Reuters — One of Canada’s biggest cattle feeding operations, Western Feedlots, said Wednesday it will close feeding operations after marketing the cattle it currently owns, due to poor market conditions.
Closure of Western’s feeding operations, likely early in 2017 once its current cattle are sold, will make it more difficult for ranchers to find markets for their young cattle and pinch supplies for Alberta’s big beef packers, Cargill and JBS.
Feedlots buy young cattle from ranchers and fatten them to slaughter weight, then they are sold to packers.
Loss of the feedlot “takes out a material portion of demand for cattle across the Prairies,” said livestock industry analyst Kevin Grier. “To me, this is pretty big news.”
Canada is the world’s sixth-largest beef exporter, and Alberta raises more cattle than any other province.
Western’s holdings include feedyards at Strathmore, High River and Mossleigh, Alta., with combined capacity for 100,000 head of cattle.
The company said in a statement it would suspend its feedlot operations after the animals it now has on feed are marketed. Past that point, Western said, it will not buy any feed grain or feeder cattle, nor hire any employees.
However, the company said Wednesday, it will continue its other farming operations “for the foreseeable future.”
The Alberta Cattle Feeders Association has previously cited Western’s establishment at Strathmore, east of Calgary, in 1958 as the launch point for the province’s commercial cattle feeding industry.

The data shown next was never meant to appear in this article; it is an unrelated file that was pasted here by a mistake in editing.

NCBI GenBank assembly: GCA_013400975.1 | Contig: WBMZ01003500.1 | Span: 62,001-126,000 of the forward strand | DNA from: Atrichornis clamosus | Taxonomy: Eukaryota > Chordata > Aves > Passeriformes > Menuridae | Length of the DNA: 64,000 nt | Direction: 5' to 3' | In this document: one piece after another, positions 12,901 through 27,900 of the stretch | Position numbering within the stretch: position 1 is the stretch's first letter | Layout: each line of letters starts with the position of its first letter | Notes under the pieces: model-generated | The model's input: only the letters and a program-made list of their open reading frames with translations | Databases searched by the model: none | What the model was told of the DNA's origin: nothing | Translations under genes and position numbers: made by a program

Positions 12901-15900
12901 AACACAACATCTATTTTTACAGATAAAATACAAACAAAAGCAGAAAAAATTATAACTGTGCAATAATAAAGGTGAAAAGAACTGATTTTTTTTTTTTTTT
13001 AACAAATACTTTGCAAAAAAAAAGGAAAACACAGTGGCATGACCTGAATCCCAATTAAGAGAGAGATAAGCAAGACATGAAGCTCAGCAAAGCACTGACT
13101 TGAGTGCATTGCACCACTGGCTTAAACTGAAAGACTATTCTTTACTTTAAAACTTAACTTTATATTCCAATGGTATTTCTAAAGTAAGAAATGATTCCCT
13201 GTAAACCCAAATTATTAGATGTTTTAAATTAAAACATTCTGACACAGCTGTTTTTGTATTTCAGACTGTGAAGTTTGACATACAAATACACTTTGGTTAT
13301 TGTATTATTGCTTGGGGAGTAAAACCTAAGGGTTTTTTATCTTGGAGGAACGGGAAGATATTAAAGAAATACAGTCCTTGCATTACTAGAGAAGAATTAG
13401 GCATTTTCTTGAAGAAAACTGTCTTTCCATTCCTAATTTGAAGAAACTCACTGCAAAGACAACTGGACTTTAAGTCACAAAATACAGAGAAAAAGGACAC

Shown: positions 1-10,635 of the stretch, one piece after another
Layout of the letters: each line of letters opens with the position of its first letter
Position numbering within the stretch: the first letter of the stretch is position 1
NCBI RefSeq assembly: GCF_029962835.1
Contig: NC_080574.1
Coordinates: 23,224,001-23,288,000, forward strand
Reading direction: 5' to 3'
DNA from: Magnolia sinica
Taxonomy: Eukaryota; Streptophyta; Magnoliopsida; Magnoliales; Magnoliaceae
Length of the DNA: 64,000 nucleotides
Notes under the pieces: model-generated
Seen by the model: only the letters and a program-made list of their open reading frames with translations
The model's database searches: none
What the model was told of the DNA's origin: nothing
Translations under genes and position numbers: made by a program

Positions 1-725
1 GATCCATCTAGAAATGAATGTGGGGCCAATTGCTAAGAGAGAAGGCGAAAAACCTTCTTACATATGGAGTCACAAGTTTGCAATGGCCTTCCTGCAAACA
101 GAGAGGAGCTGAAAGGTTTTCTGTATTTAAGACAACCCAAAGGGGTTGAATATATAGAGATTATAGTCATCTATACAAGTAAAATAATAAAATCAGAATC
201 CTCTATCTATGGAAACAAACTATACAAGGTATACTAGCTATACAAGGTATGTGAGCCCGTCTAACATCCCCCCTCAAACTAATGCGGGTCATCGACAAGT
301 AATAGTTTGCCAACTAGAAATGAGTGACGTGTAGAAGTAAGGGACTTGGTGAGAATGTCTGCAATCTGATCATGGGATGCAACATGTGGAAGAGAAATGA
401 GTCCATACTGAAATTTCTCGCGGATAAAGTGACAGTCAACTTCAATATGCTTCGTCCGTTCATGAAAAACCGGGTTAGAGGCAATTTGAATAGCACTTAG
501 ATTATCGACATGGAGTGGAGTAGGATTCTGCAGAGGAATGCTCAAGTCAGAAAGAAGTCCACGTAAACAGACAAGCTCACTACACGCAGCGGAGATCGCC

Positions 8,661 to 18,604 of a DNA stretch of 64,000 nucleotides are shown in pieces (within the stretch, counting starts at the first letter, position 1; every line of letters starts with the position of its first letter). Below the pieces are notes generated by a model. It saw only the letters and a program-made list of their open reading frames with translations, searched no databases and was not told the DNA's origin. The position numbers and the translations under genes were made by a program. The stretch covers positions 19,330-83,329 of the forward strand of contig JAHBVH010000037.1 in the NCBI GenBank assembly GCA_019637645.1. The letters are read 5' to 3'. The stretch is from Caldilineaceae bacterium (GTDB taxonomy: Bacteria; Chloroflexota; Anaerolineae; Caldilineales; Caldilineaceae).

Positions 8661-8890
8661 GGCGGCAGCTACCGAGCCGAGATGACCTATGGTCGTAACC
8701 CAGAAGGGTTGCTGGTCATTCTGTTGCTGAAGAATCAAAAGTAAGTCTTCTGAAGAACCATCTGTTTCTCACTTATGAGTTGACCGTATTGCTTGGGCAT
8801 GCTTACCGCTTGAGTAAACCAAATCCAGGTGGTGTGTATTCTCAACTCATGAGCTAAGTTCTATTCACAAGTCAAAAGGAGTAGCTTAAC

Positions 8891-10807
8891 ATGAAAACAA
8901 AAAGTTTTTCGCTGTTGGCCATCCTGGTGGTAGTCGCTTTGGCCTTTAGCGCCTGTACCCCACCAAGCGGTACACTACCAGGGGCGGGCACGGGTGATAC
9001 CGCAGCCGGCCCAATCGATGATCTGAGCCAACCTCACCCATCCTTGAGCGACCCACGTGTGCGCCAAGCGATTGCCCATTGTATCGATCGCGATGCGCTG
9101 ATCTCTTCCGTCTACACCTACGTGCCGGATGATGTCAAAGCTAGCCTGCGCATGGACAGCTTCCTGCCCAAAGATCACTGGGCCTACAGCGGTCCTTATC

Western’s owners made the decision voluntarily because of the high-risk, low-return environment in cattle ownership, and poor political and economic conditions in Alberta, Western CEO Dave Plett said in an interview.
“Our shareholders see the challenges facing the industry in the next few years are going to be greater,” he said.
Alberta, which last year elected its first left-leaning government in decades, no longer offers an advantage in business climate, Plett said, declining to give specifics.
Many of Western’s 80 staff will eventually be laid off, he said.
Grier said the loss of feedlot capacity is not surprising, given short Canadian supply and the high price of young cattle and the weak price of fed cattle.
Recent Alberta fed cattle prices of $125 per hundredweight are down 30 percent from a year ago, he said.
— Rod Nickel is a Reuters correspondent covering the agriculture and mining sectors from Winnipeg. Includes files from AGCanada.com Network staff.